Today, we went for a walk in a little green area of Pune which served as a timely reminder of all that I dislike about in India. We were walking up Parvati Hill and wanted to explore one of the little paths that meandered off to the side. Normally (by this I mean in the UK and Europe) this would be a perfectly reasonable idea but not so straight forward in India. Having taken a few steps along the path I stepped (with my sandals) in what I thought was a muddy puddle only to find out that it was something of a similar texture but not as whimsical. Realizing what I’d done I proceeded to attempt to rub it off in the plentiful supply of damp grass around only to step in another pile of this substance hidden under the grass. In short we were walking through a minefield of human diarrhea! That is to say that any path off the beaten track is seen as fair game for the slum dwellers when it comes to their choice of toilet location meaning one can’t really enjoy a pleasant stroll through a precious bit of greenery in the city.
Lack of respect and value for the environment and nature is one thing but it doesn’t stop there. I find a real lack of respect between human beings in India which manifests in countless ways. The nonchalant and rude manner in which workers (especially low caste ones) are dealt with, by their employers and the public alike, in places such as hotels and restaurants is difficult to understand coming from the west. Then there’s this ‘life or death’ attitude towards anything and everything. I’ve seen large crowds of waiting men, aged between 40 and 60, on a station platform in mumbai chasing a train as it pulls in and all recklessly dive through the doors simultaneously (which are left open on mumbai trains), before the train has come close to stopping, barging others to the floor in the process just in order to get seats for their commute home. It is laughable to see really but somehow the aggression and intent on their faces made me feel sick watching it. Similarly, in longer haul train scenarios I’ve seen women fighting each other for the chance to jump onto the incoming train and cling desperately to the closed doors (as many women as can safely hang from the handle bars by the door, one behind the other, that is) while the train pulls in, again so that they can get seats when the doors eventually open. Whilst at an Indian classical music concert in the supposedly posh/cultured Nehru Centre I’ve seen the mid to upper class, supposedly well mannered folk of Mumbai turn into an angry mob as I was caught up in a storm to get the last samosas on offer in the cafe during the concert interval while the poor stressed staff members faced abuse and orders from 50 different directions. I could go on but suffice it to say that wherever you can imagine any sort of queuing scenario in the west, you get an angry mob slash survival of the fittest attitude here in India and it bugs me that the only way to function here is to follow the adage “If you can beat them join them”.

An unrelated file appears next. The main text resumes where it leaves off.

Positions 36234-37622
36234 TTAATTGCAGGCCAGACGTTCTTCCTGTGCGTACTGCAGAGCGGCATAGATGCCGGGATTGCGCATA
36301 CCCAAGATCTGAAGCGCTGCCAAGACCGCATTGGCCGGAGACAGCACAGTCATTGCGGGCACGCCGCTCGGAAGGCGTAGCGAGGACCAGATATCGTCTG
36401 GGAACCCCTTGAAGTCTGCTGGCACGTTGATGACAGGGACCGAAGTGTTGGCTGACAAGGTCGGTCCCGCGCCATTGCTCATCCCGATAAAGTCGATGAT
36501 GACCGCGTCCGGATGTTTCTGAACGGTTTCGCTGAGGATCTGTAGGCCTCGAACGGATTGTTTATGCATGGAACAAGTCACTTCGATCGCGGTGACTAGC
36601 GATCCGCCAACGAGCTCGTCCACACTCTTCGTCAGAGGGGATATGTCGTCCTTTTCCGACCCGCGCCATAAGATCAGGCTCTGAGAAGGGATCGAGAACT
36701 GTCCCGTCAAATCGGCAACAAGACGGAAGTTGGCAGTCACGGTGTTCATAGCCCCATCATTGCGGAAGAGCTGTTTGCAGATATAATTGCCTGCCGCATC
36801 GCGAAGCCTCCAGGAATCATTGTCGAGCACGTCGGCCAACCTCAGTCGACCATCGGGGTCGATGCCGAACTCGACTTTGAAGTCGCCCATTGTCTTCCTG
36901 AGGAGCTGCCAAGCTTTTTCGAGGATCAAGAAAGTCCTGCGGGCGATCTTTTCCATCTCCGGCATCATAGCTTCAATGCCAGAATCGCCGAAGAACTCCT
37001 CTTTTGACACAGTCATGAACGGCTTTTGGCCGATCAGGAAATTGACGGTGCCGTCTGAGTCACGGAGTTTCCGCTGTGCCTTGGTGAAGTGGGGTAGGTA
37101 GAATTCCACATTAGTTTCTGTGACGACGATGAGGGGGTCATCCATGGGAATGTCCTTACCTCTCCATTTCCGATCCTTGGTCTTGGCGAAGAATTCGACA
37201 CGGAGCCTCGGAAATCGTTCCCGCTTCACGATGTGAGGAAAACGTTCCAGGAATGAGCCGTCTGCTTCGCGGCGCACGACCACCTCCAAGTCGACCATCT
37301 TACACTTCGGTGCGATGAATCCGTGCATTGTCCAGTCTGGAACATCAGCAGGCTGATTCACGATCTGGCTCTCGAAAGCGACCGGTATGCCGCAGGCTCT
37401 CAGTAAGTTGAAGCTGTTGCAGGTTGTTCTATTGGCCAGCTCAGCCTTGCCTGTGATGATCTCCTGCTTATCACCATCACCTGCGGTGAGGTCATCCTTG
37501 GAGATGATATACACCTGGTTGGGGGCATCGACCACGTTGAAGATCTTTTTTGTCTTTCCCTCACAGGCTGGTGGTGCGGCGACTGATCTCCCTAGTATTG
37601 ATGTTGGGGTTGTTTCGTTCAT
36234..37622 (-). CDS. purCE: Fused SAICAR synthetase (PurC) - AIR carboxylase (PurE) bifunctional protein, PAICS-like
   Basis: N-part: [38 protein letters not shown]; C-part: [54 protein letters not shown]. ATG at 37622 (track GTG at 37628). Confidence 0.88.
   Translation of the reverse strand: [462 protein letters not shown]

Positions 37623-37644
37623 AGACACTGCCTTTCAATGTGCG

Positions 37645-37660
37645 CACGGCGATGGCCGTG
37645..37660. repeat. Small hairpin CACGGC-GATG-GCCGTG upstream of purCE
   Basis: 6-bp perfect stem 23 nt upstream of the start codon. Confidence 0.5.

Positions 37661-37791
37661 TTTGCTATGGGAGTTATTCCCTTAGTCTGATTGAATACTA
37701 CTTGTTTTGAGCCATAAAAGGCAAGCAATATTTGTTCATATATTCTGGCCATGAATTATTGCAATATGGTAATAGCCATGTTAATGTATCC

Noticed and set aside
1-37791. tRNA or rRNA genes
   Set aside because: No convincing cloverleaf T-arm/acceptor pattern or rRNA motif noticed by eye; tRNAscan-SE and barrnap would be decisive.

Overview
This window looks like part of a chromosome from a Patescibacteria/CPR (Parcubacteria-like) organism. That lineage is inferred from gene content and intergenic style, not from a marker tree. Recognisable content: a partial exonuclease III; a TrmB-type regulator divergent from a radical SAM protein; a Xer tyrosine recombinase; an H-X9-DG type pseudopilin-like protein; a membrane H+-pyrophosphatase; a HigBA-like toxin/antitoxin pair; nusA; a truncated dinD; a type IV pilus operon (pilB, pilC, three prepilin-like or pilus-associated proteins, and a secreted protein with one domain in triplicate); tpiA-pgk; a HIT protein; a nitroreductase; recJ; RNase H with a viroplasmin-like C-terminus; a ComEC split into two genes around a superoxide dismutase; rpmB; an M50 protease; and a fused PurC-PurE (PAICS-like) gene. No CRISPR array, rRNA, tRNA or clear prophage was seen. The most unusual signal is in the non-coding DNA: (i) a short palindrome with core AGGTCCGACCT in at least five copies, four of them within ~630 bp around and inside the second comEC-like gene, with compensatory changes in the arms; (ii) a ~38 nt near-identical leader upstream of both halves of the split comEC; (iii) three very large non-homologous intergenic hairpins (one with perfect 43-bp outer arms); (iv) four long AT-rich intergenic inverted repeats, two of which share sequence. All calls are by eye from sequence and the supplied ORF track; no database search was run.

Dealing with this side of India can be a bit draining but thankfully I’ve got other things I want to see and do to drive me on on this journey here in India. We’ve decided not to go to Kerala in the end and focus our energies on the north for the remainder of this trip so we’ll be heading up to Rajasthan after Pune and then onto Punjab where we started to complete some unfinished business which was put to a halt by the unbearable heat in May. I’m really looking forward to Rajasthan as I think it really is quite a unique place and culture within India.
In the meantime Pune is turning out to be just what the doctor ordered so to speak. We’ve got a lovely 5 bedroom modern house on the river front (for the pricey sum of £14 a night) all to ourselves, due to it being the off-season, meaning we can even buy and cook our own food and settle our stomachs somewhat. Having some simple, clean, home cooked food is a real luxury and was long overdue I tell ya!
The incessant rain and grey skies here are reminding me of London somewhat where ironically I hear there’s a heatwave. Not complaining as the temperature here is very pleasant indeed, not to hot and not too cold, just right I dare say, however humidity is uncomfortably high at the moment meaning one puts on damp clothes in the morning.
Here’s the picture from the back of our house. Not bad, eh?
And here’s a mini tornado I noticed over Pune this evening… a tornado of mosquitos that is!